It is no wonder that, in Mr Hague's words, Syria is producing the world's "biggest human catastrophe of recent years". At least 70,000 people have already died. Four million people are in acute need. More than one million refugees have fled Syria and that flow is accelerating rather than declining. Last week, as a guest of the Save the Children charity, I visited the Zaatari refugee camp on Jordan's border with Syria.

Continue reading "Hague and Cameron are right to consider arming Syria's rebels but the region's wealthy oil states need to deliver more life-saving aid. And quickly." »

26 Feb 2013 06:48:58

Tory Cabinet ministers and Lib Dems have one message for Osborne: Cut the ring fences

By Tim Montgomerie
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ImagesGeorge Osborne is getting a very similar message from his Conservative and Liberal Democrat colleagues: Lift the ringfences.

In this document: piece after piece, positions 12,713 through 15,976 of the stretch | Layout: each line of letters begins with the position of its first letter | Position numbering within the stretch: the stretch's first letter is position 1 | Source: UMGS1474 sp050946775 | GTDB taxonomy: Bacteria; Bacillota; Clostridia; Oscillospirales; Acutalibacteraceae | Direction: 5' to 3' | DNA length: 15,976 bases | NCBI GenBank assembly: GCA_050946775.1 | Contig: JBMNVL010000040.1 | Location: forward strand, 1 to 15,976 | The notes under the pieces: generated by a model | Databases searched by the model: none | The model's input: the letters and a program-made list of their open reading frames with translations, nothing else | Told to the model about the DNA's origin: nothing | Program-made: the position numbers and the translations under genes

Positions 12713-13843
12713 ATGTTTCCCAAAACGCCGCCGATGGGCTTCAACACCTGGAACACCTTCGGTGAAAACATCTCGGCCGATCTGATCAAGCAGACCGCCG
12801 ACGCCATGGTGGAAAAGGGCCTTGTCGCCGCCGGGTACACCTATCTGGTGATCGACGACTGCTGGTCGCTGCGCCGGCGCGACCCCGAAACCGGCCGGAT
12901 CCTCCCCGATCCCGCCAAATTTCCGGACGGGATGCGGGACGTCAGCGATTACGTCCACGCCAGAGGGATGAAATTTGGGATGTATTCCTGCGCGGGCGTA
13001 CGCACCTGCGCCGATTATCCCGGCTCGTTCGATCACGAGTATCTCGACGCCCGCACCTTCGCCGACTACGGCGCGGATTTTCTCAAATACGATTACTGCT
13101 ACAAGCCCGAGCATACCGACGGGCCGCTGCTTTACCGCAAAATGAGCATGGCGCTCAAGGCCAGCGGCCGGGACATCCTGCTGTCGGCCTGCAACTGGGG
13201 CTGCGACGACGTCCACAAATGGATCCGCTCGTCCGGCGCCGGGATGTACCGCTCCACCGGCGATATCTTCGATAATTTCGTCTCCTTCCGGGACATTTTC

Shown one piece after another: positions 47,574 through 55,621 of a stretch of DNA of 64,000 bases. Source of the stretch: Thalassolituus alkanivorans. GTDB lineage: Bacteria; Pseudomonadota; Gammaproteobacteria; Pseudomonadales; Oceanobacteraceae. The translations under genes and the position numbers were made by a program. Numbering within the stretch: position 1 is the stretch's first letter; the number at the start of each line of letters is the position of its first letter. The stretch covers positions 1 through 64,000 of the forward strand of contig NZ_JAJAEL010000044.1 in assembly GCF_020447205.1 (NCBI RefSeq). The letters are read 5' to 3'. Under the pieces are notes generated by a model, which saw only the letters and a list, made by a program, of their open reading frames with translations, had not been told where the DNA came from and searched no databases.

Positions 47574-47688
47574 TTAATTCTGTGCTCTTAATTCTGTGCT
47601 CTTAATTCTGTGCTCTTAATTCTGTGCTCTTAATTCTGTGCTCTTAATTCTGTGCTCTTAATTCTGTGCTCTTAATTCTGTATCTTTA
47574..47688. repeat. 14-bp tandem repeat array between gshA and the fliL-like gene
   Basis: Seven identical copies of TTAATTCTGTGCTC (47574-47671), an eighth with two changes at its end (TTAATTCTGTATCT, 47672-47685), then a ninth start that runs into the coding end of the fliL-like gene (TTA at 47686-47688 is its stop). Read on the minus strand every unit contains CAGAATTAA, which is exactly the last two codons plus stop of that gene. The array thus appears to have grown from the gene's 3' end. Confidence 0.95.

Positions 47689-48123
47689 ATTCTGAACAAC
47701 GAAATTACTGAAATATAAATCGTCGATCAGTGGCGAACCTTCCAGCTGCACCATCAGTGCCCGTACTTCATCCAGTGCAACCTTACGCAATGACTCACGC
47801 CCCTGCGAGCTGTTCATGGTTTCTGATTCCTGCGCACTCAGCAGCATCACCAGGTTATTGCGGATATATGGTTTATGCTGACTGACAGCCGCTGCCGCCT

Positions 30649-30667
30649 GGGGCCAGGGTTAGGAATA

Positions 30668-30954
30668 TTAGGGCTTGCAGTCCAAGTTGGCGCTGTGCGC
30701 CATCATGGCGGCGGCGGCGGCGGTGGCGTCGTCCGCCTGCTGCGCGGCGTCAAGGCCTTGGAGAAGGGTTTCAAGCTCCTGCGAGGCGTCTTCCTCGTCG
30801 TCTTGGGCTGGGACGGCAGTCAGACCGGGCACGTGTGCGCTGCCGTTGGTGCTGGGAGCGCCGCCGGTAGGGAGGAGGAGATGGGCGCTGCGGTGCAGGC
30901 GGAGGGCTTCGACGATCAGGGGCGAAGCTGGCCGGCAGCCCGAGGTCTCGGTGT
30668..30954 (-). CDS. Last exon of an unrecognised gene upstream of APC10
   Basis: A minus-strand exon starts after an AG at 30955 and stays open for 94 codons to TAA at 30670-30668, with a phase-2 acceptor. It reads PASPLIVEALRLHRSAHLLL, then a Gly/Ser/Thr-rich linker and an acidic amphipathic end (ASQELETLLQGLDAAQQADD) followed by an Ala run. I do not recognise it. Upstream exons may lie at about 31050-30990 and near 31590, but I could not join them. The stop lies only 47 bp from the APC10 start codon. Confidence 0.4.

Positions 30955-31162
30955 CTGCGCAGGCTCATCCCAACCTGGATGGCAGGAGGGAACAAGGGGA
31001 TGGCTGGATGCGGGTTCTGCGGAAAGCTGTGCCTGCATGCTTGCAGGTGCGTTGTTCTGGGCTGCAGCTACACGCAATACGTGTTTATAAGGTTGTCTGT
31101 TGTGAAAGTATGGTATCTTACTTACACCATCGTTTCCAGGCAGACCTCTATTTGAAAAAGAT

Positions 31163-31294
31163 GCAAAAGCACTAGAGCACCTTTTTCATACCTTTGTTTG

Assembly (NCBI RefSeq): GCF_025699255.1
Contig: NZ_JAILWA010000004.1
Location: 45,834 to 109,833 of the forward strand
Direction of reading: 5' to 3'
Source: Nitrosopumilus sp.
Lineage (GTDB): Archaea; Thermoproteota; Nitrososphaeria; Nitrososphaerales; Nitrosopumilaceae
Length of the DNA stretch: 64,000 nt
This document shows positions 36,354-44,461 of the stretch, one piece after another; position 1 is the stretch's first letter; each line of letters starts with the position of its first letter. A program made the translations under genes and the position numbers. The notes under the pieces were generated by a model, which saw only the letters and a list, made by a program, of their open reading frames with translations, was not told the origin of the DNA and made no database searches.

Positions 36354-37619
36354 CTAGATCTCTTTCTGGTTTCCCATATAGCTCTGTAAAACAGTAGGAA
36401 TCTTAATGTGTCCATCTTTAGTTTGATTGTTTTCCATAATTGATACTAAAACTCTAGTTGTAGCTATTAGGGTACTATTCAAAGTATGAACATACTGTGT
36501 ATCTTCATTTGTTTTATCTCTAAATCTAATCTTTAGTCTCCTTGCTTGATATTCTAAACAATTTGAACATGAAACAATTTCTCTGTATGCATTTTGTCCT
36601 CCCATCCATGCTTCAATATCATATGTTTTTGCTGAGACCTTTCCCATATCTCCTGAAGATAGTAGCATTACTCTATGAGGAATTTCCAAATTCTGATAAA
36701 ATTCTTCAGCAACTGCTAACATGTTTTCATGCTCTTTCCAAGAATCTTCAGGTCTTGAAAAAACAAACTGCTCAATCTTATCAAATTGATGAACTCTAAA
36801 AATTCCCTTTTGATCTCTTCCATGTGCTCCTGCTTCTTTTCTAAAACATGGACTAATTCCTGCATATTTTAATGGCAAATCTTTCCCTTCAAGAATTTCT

Liberal Democrats are telling the Chancellor that they won't accept further cuts to welfare if he isn't willing to cut richer pensioners' benefits and, potentially, also "gently trim" the budgets for the NHS, schools and aid. Unlike the Tories, the Lib Dems' 2010 manifesto did not promise to ringfence key Whitehall budgets or the perks paid to better off pensioners.

And from his Right, Tory Cabinet colleagues are also saying that the next round of spending cuts will only be acceptable if the whole of Whitehall shares in the pain. Cabinet ministers like Theresa May feel that she's already achieved the near impossible. She has cut the budgets of the police for the first time ever and without a breakdown in law and order. On the contrary, crime has actually fallen by 10%. Eric Pickles is equally proud of the cuts he has made. Cuts to local government have been frontloaded but there hasn't been a meltdown for Tory councillors at the ballot box. Public opinion polls suggest that voters are seeing through Labour attempts to 'shroud wave' while, for example, maintaining reserves.

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24 Dec 2012 08:46:04

Cameron's Christmas message described "as the most Christian of its kind from an incumbent prime minister"